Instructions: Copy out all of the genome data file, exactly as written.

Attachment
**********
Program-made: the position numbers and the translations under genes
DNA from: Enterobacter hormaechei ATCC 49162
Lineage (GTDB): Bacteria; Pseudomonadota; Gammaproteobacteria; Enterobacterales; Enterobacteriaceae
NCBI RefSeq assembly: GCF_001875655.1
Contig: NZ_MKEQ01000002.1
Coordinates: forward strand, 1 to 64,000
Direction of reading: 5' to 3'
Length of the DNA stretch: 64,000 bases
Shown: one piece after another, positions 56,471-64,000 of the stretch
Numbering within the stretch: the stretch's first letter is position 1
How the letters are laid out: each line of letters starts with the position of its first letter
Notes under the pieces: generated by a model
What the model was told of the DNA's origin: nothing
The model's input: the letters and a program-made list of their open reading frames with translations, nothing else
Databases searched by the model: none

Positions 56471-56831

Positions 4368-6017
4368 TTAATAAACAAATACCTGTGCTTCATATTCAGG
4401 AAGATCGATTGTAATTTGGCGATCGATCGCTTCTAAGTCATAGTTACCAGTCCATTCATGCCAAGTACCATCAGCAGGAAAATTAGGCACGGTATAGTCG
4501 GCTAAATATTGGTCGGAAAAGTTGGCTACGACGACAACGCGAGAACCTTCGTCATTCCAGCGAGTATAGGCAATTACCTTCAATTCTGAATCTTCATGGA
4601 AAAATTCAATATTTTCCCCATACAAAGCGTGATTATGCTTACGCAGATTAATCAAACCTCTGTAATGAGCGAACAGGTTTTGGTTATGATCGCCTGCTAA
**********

Program-made: the position numbers and the translations under genes
DNA from: Enterobacter hormaechei ATCC 49162
Lineage (GTDB): Bacteria; Pseudomonadota; Gammaproteobacteria; Enterobacterales; Enterobacteriaceae
NCBI RefSeq assembly: GCF_001875655.1
Contig: NZ_MKEQ01000002.1
Coordinates: forward strand, 1 to 64,000
Direction of reading: 5' to 3'
Length of the DNA stretch: 64,000 bases
Shown: one piece after another, positions 56,471-64,000 of the stretch
Numbering within the stretch: the stretch's first letter is position 1
How the letters are laid out: each line of letters starts with the position of its first letter
Notes under the pieces: generated by a model
What the model was told of the DNA's origin: nothing
The model's input: the letters and a program-made list of their open reading frames with translations, nothing else
Databases searched by the model: none

Positions 56471-56831

Positions 4368-6017
4368 TTAATAAACAAATACCTGTGCTTCATATTCAGG
4401 AAGATCGATTGTAATTTGGCGATCGATCGCTTCTAAGTCATAGTTACCAGTCCATTCATGCCAAGTACCATCAGCAGGAAAATTAGGCACGGTATAGTCG
4501 GCTAAATATTGGTCGGAAAAGTTGGCTACGACGACAACGCGAGAACCTTCGTCATTCCAGCGAGTATAGGCAATTACCTTCAATTCTGAATCTTCATGGA
4601 AAAATTCAATATTTTCCCCATACAAAGCGTGATTATGCTTACGCAGATTAATCAAACCTCTGTAATGAGCGAACAGGTTTTGGTTATGATCGCCTGCTAA